We are all made of stardust. We are as old as the stars. 99% of the mass of the human body is made up of six elements: oxygen, carbon, hydrogen, nitrogen, calcium, and phosphorus. Under different heat and pressure, we could have been rocks instead of people.
In Gateway, we present a solo exhibition of work by Leah Piepgras who deals with how subtle shifts in a con- scious state affect the relationship with the seen and unseen environment. Under a veil of cognitive science, physics, cosmology and the human time scale, she examines indefinable universal truths. Taking the concept of a black mirror (or “Claude mirror”), a small personal object that provides an individual viewer with a pointed reflection of the world, Piepgras turns it outward, providing the viewer with tools to instead reassess their position within the universe. Gateway uses Piepgras’ autobiographical works not only as a way to force the viewer to see themselves in someone else’s reflection, but as a way to encourage consideration of their place in the visible universe.
Consider that there are two timelines; the human timeline, one which has humanity at its center and pushes everything else outside of consideration. The other is that of the universe; one of rocks and trees and sky and earth. Gateway is of the latter: a separate experience that exists in tandem with our own, found through a search for personal phenomena. It is Piepgras’ belief that we are more than the individual, more than a single self- but instead, connected through unseen tethers.
Shiny, reflective surfaces appear everywhere: whether in the deep blue of the sculpture Dark Pool (Soul-De- light Dish) or the slowy rotating Portal, anywhere the viewer looks, they see themselves peering back and reflected alongside others and the surrounding space. Parallel Universe (Prayer Wheel), an interactive sculp- ture, casts sparkling light across the room with every rotation; bringing attention to the darkest corners of the space and mind. Each of the pieces work individually, but together dictate the final shape of the installa- tion. Crystalline forms become a variation of a thought structure: honed, purified, and distilled down to singu- lar, stoic objects. This work serves as both tools to discover or tangible manifestations of the process of dis- covering.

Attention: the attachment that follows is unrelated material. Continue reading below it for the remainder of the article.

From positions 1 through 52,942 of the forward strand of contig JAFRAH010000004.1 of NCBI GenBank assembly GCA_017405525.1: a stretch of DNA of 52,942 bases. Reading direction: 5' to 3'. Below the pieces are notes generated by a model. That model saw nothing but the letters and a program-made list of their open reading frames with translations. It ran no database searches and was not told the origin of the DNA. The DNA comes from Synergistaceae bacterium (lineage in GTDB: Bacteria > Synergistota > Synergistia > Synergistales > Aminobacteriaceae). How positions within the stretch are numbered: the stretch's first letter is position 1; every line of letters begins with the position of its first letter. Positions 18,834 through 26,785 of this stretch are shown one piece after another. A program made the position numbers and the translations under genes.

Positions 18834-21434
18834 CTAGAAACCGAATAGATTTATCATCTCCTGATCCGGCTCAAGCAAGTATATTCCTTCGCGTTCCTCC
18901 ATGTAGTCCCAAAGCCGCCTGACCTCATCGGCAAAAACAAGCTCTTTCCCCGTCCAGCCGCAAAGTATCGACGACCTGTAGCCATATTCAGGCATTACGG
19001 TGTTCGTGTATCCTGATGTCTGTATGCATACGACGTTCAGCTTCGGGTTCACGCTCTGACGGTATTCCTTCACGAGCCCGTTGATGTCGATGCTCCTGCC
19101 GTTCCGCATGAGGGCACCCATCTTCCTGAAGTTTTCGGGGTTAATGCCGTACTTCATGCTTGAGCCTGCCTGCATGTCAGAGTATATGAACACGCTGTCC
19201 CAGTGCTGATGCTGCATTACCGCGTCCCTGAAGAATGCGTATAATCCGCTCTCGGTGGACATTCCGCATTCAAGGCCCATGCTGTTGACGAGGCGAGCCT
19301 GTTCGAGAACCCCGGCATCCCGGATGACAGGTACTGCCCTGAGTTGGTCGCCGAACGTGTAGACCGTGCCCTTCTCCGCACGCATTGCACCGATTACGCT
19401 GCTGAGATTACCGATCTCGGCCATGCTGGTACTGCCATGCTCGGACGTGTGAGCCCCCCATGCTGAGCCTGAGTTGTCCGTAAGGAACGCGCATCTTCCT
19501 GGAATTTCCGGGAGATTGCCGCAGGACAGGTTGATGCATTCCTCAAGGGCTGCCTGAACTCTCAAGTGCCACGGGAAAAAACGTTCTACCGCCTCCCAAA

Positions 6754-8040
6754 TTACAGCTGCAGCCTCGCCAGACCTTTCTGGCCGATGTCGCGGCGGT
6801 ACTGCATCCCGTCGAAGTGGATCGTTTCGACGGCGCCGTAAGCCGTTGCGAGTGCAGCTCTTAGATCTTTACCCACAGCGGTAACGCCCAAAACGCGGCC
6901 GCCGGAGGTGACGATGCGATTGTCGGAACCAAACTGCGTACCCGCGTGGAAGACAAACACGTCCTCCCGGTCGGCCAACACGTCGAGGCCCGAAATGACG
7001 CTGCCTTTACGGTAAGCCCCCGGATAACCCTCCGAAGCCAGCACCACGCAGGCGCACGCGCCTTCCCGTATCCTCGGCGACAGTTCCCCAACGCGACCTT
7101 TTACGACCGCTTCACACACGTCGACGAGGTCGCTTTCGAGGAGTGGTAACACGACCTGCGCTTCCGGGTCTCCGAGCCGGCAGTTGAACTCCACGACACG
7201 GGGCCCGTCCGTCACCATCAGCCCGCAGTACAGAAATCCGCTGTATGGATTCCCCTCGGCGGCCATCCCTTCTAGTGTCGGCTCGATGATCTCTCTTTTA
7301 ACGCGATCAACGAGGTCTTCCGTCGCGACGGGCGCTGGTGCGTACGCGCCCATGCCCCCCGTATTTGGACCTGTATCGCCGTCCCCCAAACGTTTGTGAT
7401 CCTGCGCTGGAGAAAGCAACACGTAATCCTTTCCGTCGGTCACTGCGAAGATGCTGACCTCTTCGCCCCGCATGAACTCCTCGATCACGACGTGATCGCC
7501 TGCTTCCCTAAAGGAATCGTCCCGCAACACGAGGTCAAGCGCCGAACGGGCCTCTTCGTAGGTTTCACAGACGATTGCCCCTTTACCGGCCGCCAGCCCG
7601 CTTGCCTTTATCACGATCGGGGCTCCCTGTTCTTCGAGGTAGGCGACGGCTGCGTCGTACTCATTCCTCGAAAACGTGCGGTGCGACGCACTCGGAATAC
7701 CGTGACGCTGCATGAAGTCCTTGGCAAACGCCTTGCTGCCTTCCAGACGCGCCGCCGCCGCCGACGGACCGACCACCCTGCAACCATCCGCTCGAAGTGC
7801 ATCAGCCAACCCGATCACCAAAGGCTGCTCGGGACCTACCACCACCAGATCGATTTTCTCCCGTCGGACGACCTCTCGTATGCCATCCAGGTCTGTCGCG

Leah Piepgras received her MFA from Carnegie Mellon University in 1997, and has since exhibited and per- formed throughout the United States. She has work in the permanent collection of, among others, Wilmer Hale, New England Biolab and Fidelity Investments, and has been featured in Beautiful Decay, The New York Times and The Boston Globe.
GRIN is an artist-run gallery located in Providence, Rhode Island presenting a interdisciplinary program focused on emerging and underexposed artists. Directed by Corey Oberlander and Lindsey Stapleton, GRIN is located at The Plant in the historic Olneyville District of Providence, Rhode Island. It was founded in 2013 as a space for artists to develop and exhibit their work with a steady curatorial hand.
To purchase any available works, please see our Artsy page or contact us directly at contact@grinprovi- dence.com. All sales are Tax Free!
60 Valley Street, Unit 3, Providence, RI 02909 e. firstname.lastname@example.org p. 401 272 0796
This project has been supported by a grant from the Artist’s Resource Trust.